S. Carey’s brand-new album, Hundred Acres, delivers a perfectly soothing indie sound


A simple scroll through Apple Music’s selection of new music led my fingertips to an album- released just this past Friday- with a name almost identical to that of the whimsical Hundred Acre Wood from my childhood, paired with calming cover art that could just as well have been the real-life embodiment of Winnie the Pooh’s dwelling.

Intrigued, I delved into the album and found myself engulfed in the sounds of gentle guitar strums and Carey’s smooth voice.

Indie artist S. Carey’s brand new release, Hundred Acres, provides a diverse selection of soothing guitar melodies, serving as the perfect soundtrack to homework, reading, or any other leisurely activity. Generally, I like to save a small corner of my music preferences for more mellow, serene music, and Hundred Acres has made a timely entrance in my life as a fresh new addition to my old favorites.

The album opens with “Rose Petals,” a tranquil, guitar-centric piece paired with low, crooning vocals from Carey. Transitioning into “Hideout,” the guitar takes a heavier role with a more rhythmic picking pattern; nonetheless, Carey maintains his wispy, almost sorrowful vocals. The album continues to pick up with a more upbeat, sunny track, “Yellowstone.”

The album continues to shift through highs and lows in mood, beat, and sound. There are more somber tracks, like “Hundred Acres,” and more uplifting songs, like “More I See,” with its uplifting melody and message of resilience.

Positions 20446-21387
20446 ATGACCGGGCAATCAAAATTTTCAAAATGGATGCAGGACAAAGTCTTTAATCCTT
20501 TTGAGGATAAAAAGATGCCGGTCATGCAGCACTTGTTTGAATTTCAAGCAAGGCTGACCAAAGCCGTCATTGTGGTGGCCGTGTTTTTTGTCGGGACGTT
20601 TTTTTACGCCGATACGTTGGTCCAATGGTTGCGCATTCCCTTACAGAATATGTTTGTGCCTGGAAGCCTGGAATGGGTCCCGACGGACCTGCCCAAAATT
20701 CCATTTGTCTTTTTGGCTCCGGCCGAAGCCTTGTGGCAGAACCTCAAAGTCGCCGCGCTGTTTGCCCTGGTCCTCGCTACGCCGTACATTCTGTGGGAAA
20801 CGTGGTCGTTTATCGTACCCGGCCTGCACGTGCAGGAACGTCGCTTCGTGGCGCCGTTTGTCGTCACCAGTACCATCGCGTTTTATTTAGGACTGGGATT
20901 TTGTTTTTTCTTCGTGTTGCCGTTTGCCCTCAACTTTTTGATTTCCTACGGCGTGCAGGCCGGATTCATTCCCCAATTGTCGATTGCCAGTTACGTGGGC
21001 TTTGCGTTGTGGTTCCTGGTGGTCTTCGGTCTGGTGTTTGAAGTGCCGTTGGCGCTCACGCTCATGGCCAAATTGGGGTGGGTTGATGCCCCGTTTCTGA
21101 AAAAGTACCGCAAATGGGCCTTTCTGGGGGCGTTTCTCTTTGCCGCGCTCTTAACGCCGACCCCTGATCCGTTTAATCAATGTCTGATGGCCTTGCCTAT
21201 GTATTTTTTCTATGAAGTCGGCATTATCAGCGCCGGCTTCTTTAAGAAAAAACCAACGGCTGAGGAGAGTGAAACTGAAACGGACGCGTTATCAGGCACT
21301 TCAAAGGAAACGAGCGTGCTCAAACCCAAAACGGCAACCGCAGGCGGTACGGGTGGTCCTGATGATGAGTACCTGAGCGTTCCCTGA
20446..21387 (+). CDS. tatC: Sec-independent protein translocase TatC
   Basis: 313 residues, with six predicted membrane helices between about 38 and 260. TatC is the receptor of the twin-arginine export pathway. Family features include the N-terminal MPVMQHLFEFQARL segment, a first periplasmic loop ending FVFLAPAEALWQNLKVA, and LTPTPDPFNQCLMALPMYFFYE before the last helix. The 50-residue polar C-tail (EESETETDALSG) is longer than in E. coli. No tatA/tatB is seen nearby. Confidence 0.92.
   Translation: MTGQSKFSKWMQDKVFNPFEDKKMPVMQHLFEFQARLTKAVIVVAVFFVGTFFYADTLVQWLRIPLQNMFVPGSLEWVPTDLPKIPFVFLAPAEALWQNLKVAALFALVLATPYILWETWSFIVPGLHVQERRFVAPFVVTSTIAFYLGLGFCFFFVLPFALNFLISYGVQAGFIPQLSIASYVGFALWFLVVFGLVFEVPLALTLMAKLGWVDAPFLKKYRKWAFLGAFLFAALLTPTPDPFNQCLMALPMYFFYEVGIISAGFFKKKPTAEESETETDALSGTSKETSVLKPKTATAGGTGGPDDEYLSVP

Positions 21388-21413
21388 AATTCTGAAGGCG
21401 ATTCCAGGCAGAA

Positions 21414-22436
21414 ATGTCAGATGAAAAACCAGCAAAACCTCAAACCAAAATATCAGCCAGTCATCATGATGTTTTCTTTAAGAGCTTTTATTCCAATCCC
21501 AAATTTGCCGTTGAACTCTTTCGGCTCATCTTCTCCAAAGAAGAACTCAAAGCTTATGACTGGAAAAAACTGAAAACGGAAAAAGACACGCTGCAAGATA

“Emery” exemplifies a more musical instance of these subtle fluctuations, uncharacteristically abandoning the emphasis on the guitar for a drum-beat backdrop and a refreshing showcase of the strings.

The close of the album is perhaps its prime. “Have You Stopped to Notice” simultaneously produces a compelling sound and message via Carey’s soaring vocals and wistful lyrics about his unwavering support for a struggling loved one. The album finally concludes with “Meadow Song,” a mournfully ambient track carried by a cello backbone, Carey’s forlorn voice, and a strikingly beautiful instrumental ending.

Regardless of my personal appreciation of the specific nuances through each song, I think many would find this album rather unvaried and repetitive. And while Hundred Acres certainly captures a very distinct style, I enjoy that sort of uniformity. I like the way each song fluently flows into the next, almost creating one long song with rises and falls rather than ten individual pieces.

So from a musical perspective, I was already sold on Hundred Acres. Carey’s voice added a whole other attractive pull to the album. Carey’s dynamic voice effortlessly bends and twists to the arcs and dips of the music, rising in fluid falsettos and declining in low, rumbling tones. In addition, Carey’s simplistic- sometimes moving, sometimes obscure- lyrics effectively pull together his entire sound.

There’s too much extraordinary underneath the surface of every beat, melody, and lyric. While I can see why some would find this album too monotonous for their taste, there is such an alluring, comforting quality to these songs, and I highly recommend this album to anyone in need of a little calming, even if just for a mere 38 minutes.